As I reflect back on each day of school, I am amazed and excited about how much my students and I accomplished that day. We write, we discuss, we read, we practice, we study, and we learn a lot from each other every day. So as I think about how much we accomplished, I sometimes worry that students reflect on how long they had to sit in a desk all day. Time to refocus is a necessary piece to every lesson and every class period. A great way to be sure everyone is focused and ready, is to implement "Maintenance in Me" and Maintenance in We" breaks.
One of the many things I have learned from my time at PDS is how much boys move. They move in the morning, move in the afternoon, fidget in their desks, and run in the halls. Boys move all the time. While this was not exactly news to me, I used to think that students can only learn if the room is calm and quiet. Now I believe that every student learns differently and some, boys especially, need the movement.
This was the third time I read The First Days of School by Harry Wong and each time, I have had a different perspective and more classroom experience. I believe Wong guides the reader through several concepts that are important to successful teaching, but also believe that he falls short in key areas. In a way, his text binds the reader to his philosophy of structure and instills a mindset of anxiety and fear. Yes, he successfully conveys the necessity of preparedness and positive attitude, but he also led me to feel that if I did not follow every step of the three hundred plus page book, my first day and entire school year would be an exhausting failure. I felt overwhelmed by the idea of not saying the right thing or forgetting a procedure.
In his book The First Days of School, Harry Wong writes “if you do not structure your classroom, your classroom will structure you.” While the context of his comment is introductory procedures, it begs the question of how much must be structured on the first day.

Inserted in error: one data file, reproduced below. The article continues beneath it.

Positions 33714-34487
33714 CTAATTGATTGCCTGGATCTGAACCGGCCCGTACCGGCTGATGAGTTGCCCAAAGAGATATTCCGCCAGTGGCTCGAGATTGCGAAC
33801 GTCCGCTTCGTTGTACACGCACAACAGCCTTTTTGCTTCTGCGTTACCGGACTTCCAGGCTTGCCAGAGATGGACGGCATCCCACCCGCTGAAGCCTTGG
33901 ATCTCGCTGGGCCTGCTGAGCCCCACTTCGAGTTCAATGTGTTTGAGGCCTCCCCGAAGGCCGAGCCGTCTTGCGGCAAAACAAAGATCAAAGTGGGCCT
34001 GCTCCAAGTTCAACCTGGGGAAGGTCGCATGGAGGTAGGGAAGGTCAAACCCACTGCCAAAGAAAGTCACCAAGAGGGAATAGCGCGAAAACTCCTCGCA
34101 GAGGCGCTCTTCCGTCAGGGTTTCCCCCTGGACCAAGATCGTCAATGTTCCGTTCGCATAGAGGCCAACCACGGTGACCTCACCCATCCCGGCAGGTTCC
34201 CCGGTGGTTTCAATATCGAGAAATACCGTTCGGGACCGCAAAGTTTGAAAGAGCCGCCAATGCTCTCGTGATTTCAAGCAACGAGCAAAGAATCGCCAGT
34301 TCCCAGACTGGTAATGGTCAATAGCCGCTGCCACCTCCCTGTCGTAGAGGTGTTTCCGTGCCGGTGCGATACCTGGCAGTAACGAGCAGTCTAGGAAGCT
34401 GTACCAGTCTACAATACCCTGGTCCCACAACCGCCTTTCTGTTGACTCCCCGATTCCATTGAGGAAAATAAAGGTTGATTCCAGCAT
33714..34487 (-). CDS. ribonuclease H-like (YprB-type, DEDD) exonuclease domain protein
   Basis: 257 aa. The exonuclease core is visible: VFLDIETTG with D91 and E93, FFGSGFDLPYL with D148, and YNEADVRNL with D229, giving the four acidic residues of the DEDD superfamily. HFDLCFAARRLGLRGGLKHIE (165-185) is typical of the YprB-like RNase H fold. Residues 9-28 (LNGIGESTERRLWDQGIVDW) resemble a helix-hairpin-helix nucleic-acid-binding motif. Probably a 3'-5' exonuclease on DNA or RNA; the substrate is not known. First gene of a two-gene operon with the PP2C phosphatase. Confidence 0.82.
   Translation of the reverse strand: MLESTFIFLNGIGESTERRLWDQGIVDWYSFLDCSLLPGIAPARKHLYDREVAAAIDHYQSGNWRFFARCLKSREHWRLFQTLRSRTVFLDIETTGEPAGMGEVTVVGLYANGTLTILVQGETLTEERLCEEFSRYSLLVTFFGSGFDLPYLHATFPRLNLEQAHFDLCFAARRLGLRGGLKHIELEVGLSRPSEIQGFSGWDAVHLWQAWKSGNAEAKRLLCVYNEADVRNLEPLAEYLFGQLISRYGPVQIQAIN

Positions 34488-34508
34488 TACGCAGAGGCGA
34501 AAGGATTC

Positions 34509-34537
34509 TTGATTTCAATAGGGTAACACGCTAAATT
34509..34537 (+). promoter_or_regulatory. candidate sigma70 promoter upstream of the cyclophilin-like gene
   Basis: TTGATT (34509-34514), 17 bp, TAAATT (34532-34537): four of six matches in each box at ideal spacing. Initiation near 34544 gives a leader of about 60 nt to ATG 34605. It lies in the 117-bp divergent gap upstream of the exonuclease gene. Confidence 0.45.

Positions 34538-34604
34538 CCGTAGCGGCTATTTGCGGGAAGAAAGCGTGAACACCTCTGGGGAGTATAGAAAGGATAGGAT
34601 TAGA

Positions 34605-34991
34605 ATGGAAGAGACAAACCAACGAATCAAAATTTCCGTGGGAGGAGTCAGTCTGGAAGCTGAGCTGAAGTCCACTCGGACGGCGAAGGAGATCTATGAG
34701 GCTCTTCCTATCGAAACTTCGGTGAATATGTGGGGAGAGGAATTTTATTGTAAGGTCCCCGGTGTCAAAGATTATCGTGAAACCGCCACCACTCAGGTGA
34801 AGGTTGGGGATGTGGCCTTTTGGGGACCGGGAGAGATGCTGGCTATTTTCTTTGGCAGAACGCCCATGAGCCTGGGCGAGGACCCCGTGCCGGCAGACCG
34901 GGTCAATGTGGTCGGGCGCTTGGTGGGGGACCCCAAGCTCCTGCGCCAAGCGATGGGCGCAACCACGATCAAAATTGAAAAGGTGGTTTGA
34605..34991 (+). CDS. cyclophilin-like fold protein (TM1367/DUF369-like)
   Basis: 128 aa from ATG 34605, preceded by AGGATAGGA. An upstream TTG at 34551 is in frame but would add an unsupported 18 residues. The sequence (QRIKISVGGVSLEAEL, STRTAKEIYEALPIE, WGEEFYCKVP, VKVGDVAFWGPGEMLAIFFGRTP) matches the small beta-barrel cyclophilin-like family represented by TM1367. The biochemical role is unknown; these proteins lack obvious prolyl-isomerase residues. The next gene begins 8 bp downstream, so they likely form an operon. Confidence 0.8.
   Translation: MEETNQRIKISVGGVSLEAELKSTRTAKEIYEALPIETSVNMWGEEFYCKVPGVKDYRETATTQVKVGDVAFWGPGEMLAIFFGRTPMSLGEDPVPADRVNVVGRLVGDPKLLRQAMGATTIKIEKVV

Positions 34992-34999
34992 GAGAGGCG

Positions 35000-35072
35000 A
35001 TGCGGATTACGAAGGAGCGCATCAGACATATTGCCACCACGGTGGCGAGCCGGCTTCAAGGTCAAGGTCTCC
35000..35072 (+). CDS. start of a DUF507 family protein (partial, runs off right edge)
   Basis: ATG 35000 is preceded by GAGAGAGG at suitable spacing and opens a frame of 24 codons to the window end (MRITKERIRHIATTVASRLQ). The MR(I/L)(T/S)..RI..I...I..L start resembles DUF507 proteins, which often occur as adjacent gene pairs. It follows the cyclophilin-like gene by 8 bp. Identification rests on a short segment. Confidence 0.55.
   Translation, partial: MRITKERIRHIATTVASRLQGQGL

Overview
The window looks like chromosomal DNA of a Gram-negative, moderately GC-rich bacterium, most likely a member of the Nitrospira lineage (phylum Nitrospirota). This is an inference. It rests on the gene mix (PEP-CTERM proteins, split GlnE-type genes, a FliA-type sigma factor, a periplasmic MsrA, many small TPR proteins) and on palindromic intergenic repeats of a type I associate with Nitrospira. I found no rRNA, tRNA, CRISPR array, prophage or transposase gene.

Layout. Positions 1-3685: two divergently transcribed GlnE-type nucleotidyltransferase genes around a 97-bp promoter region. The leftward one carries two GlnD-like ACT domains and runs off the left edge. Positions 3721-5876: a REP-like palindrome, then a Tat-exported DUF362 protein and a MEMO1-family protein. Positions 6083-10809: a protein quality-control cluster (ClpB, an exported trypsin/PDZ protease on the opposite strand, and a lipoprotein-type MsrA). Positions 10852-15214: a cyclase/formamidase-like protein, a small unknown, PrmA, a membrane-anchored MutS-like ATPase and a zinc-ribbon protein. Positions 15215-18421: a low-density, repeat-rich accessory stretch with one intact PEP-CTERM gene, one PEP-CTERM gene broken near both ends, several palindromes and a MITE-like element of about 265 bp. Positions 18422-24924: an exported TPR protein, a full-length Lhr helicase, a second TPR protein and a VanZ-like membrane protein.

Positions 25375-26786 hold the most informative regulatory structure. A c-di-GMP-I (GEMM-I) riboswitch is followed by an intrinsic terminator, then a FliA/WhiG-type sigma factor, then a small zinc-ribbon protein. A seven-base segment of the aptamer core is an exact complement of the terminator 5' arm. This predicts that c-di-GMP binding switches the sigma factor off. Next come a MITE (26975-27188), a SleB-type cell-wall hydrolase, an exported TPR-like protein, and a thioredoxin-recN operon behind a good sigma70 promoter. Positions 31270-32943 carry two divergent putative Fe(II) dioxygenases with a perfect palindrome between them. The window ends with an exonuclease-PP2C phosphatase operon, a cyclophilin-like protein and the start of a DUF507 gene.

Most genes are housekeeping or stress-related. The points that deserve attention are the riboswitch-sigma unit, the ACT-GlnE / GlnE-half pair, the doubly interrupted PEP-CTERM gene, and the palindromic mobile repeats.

What does it mean to be a team? This was the question that my fifth graders were posed with as we began to discuss collaboration in the classroom. Many of the students responses reflected an awareness of leadership, respect, encouragement, and comradery. Post- discussion, the students had the opportunity to practice being part of a team (and one with the very important task... Save Fred!)
I was recently posed with the question, what is teaching excellence? When I first heard the question, a million ideas flooded into my thoughts and I began to feel that this was an easy-to-answer question. However, when I began to reflect and compose my response I found the question to be much more complex than I had originally perceived. I hope to reflect on this question throughout my year as a Martin Institute Resident and the years after. For now, here is my perception of what teaching excellence might be:
Teaching excellence is a process that begins as a belief and becomes a way of life. The transition begins with having an understanding that in order to teach excellence, we must be excellent. This means that, as teachers, we are students of our profession and are dedicated to finding the most innovative and effective ways to engage students in learning. We must become immersed in discussion amongst other educators and continue to be reflective learners in our practice. Only when one is dedicated to being excellent can he or she can begin to teach excellence.
In this regard, teaching excellence becomes the way of life. It is a way of life that teachers pass onto their students through lessons, conversations, and discussions. To teach excellence means that teachers hold high expectations for their students; students are not just expected to excel academically, but also personally. Teachers must encourage students to be excellent both inside and outside the classroom. In order for students to reach these expectations though, we must serve as guides and model willingness and desire to grow. Teaching excellence also tears down the classroom walls and expands the learning into the local and global community. When teachers provide learning opportunities that connect students from the classroom to the real world, students are able to learn on a much deeper level and experience excellence.
Students who are motivated to learn, explore, and grow are the result of teaching excellence.
Now I ask you, what is teaching excellence?